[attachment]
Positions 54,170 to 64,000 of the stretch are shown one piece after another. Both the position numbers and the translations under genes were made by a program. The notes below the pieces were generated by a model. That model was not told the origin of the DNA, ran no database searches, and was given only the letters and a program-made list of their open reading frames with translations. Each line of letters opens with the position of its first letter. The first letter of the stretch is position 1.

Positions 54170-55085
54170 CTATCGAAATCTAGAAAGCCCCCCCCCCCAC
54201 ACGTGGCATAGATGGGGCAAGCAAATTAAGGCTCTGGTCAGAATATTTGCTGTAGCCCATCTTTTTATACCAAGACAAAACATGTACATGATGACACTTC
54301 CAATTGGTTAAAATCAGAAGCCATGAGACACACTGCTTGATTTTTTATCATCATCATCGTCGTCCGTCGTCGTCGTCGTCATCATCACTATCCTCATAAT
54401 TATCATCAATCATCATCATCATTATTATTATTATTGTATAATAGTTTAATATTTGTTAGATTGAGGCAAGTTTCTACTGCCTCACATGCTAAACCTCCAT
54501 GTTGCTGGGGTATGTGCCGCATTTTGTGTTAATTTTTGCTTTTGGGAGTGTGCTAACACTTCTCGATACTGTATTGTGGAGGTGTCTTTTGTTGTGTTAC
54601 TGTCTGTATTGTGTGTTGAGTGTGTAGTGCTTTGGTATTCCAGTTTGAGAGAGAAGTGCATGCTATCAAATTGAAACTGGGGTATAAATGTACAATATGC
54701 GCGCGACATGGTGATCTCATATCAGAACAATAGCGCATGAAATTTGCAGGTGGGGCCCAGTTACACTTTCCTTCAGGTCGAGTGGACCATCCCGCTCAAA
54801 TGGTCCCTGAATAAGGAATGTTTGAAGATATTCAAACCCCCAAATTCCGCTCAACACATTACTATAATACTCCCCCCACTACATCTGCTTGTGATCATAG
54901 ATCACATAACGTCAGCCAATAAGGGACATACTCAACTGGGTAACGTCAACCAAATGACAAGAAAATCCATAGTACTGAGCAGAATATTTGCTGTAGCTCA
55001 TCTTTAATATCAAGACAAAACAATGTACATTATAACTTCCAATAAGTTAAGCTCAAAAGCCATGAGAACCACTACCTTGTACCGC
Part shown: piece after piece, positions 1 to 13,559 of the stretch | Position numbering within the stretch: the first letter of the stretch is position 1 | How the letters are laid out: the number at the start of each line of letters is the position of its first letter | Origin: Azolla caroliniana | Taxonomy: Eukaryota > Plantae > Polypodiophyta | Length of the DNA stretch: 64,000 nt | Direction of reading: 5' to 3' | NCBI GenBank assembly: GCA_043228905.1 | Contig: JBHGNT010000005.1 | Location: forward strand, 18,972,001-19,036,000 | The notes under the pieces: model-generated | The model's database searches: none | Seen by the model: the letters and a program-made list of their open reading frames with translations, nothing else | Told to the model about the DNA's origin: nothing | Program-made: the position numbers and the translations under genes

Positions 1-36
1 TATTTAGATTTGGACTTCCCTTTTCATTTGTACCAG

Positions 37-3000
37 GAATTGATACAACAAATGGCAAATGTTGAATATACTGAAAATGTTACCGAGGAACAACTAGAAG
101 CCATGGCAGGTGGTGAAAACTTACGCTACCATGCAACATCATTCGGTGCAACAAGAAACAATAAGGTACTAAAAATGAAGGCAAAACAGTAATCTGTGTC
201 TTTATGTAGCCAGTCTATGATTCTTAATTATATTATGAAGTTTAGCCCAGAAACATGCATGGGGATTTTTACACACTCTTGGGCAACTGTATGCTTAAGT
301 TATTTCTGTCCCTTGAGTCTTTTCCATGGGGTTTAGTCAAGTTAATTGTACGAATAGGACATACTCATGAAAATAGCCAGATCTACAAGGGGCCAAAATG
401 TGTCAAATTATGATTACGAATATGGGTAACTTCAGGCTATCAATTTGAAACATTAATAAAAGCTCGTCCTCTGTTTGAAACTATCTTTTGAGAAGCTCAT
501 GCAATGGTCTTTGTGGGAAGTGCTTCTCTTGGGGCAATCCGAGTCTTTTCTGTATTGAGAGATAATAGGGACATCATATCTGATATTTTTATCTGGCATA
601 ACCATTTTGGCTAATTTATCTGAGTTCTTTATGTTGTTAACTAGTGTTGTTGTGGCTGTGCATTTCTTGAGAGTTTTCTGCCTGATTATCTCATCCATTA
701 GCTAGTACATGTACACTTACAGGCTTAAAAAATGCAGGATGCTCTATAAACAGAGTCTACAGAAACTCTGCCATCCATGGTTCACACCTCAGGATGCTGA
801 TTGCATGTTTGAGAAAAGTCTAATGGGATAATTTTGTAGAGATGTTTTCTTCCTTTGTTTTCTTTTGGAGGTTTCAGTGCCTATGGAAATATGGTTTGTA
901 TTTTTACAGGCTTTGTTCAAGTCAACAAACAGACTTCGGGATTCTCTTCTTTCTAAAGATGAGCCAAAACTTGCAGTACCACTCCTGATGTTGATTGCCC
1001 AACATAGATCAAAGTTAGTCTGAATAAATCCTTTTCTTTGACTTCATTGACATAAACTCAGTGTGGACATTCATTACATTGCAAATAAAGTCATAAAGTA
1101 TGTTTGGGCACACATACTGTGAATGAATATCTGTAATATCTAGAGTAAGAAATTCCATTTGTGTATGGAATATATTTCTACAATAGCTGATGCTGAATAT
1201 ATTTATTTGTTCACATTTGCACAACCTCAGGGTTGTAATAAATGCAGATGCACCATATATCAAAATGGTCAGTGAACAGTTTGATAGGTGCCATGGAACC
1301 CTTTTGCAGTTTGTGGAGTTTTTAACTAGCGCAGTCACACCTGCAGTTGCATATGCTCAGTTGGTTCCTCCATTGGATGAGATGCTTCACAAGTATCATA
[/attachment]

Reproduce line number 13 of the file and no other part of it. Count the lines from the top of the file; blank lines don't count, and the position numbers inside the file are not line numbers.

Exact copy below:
Part shown: piece after piece, positions 1 to 13,559 of the stretch | Position numbering within the stretch: the first letter of the stretch is position 1 | How the letters are laid out: the number at the start of each line of letters is the position of its first letter | Origin: Azolla caroliniana | Taxonomy: Eukaryota > Plantae > Polypodiophyta | Length of the DNA stretch: 64,000 nt | Direction of reading: 5' to 3' | NCBI GenBank assembly: GCA_043228905.1 | Contig: JBHGNT010000005.1 | Location: forward strand, 18,972,001-19,036,000 | The notes under the pieces: model-generated | The model's database searches: none | Seen by the model: the letters and a program-made list of their open reading frames with translations, nothing else | Told to the model about the DNA's origin: nothing | Program-made: the position numbers and the translations under genes